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Re: Removing Tyranny from Democracy (Part II), was Democracy is the true enemy...
On Mon, 8 Sep 1997, Vladimir Z. Nuri wrote:
> our elections are also corrupted by the fact that voters are not
> expending any significant effort to decide whom to vote for. they
> watch tv, and if an advertisement pushes their buttons in the right
> way, it affects their vote.
After the current elections, we ended up with a more complex tax code, a
new entitlement, more budget sophistry, increased spending, less
Assuming a 50 member difference in the house either way (and a similar
proportion in the Senate, or Beltway Bob instead of Beltway Bill), would
any of these things be substantially different?
And those that expended effort in things like ballot initiatives only saw
them overturned by the courts.
I can expend all the effort I want, but nothing will change. Most people
have figured this out and don't bother voting. The ones who do vote
simply vote for the one who promises them the most visible subsidy since
for little effort, they might get a benefit.
The corruption derives exclusively from the ability of government to
redistribute wealth. As soon as it does this to any degree, the logical
thing to expend effort on is getting a greater share of the transfer.
If I vote to deny myself, everyone else gets the benefit.
You might disagree with the results, but I think greed, sloth, and
corruption are perfectly representative of those who vote - democracy
still works in that way.
> the public needs to eventually learn that for every dollar they send
> to washington, they get only a fraction back, no matter how lucrative
> their own pork. the problem with our
> politics is that voters have not realized that they are almost always
> cheating themselves when they try to cheat their neighbors. it's a shell
> game that they keep playing as long as they think someone else is paying.
David Freedman described this perfectly (my paraphrase from memory):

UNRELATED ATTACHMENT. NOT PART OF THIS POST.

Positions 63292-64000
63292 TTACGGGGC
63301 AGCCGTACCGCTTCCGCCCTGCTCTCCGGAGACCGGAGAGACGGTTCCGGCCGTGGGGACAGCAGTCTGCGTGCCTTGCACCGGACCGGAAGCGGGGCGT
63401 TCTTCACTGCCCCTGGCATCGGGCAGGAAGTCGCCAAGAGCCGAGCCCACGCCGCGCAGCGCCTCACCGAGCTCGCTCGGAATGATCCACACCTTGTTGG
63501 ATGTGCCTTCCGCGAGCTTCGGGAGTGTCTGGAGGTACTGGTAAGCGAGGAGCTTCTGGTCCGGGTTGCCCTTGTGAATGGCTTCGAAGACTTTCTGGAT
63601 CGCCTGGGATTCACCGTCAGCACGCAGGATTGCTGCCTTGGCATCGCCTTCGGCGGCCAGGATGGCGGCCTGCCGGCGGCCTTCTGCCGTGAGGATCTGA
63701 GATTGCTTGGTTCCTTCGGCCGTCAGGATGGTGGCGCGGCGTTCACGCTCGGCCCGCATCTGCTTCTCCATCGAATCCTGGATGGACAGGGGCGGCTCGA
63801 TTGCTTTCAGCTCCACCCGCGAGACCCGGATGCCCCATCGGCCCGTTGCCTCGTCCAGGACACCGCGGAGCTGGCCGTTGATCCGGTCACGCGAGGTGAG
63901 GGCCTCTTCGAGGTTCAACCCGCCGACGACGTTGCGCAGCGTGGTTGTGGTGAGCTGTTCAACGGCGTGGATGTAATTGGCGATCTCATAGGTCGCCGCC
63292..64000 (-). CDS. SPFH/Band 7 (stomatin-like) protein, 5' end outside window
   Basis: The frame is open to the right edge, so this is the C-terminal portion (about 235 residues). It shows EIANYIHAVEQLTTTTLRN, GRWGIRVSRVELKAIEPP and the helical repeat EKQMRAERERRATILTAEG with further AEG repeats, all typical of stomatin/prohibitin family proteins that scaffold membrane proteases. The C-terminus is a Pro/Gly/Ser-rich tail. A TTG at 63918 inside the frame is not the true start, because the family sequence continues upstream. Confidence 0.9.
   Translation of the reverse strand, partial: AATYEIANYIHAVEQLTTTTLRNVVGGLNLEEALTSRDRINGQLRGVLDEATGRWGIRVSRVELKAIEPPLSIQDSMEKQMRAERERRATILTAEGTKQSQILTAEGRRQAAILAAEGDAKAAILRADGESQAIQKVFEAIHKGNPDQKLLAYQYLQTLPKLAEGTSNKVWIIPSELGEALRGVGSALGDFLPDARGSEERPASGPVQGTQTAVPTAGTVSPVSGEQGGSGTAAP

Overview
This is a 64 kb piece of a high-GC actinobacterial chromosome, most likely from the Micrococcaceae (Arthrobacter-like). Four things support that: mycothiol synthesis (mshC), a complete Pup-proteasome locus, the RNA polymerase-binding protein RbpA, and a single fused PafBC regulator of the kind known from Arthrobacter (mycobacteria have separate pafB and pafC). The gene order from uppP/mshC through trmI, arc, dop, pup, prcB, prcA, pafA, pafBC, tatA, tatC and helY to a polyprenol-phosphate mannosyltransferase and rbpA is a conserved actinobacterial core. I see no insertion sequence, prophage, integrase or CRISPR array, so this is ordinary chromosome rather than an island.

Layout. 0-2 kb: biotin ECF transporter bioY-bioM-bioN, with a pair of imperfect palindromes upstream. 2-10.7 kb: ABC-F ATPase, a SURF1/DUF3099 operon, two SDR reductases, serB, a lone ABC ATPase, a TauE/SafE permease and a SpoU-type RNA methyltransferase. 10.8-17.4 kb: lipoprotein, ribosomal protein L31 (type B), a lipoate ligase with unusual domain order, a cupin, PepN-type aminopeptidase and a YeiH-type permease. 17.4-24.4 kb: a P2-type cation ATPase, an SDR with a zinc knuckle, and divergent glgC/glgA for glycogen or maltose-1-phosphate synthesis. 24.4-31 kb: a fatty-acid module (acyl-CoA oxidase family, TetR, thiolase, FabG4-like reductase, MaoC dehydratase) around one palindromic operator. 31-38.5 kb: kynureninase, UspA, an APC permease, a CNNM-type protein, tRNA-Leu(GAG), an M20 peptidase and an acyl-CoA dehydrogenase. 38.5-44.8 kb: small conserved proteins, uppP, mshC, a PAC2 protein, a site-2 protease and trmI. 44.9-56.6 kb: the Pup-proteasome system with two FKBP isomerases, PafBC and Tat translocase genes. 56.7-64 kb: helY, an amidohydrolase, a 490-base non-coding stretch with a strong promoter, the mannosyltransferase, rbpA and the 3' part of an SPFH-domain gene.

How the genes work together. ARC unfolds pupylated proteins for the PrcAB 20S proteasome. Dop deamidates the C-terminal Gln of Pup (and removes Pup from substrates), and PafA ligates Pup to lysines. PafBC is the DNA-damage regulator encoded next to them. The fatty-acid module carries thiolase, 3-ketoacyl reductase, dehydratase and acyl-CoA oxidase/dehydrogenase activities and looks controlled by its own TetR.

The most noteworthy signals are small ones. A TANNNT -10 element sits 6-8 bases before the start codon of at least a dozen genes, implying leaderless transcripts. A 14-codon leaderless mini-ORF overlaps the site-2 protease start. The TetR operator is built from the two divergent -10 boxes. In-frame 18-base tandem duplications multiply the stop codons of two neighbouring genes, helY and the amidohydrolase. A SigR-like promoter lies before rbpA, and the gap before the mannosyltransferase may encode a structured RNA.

100 people sit around the table with 100 pennies each. Someone starts
with the first and takes a single penny from each and dumps 50 back at the
first person. This process is repeated for each person. Everyone ends up
with half the wealth, but are happy because the 50 cents in bulk is easier
to spot than the single pennies being removed.
Except for Harry Browne who asked would you give up your favorite subsidy
if it meant you never had to pay taxes again, the tax cuts are separated
from the subsidies. If the recipient lobbys for the subsidy, he gets
$500, but if I get it cut, I may save $0.50. A few beneficiaries will do
whatever it takes because it is many times more important to them to have
the subsidy than the millions who would have to pay more for postage or
the phone call to oppose it than they do in taxes for that one program.
You learn that it costs far more to prevent spending than to lobby for
your own share. It is not a problem with politics, but with any system
that has concentrated benefits but dispersed costs.
[and that is why the internet is such a threat to our current way of doing
things - it disperses everything making it impossible to concentrate
benefits - routing around political subsidies as it does everything else.]
With tax rates going up (a concentrated cost), the money is coming from
the unborn generations who will have to pay back the principle on the long
term debt. They don't vote - and when they do it will be too late to do
anything about it - which may be now.
> I don't believe there are intrinsic flaws in democracy, so much as
> there are intrinsic flaws in *human*nature* that are coming to light
> after decades. government is a reflection of our human natures.
> one cannot really expect a government to correct the flaws of its
> users, any more than software could do the same.
But then the question is whether democracy (which needs more definition)
is the best system to compensate for the flaws. For example: Markets turn
selfishness to utility. What virtue is promoted or vice limited or
converted by democracy per se?
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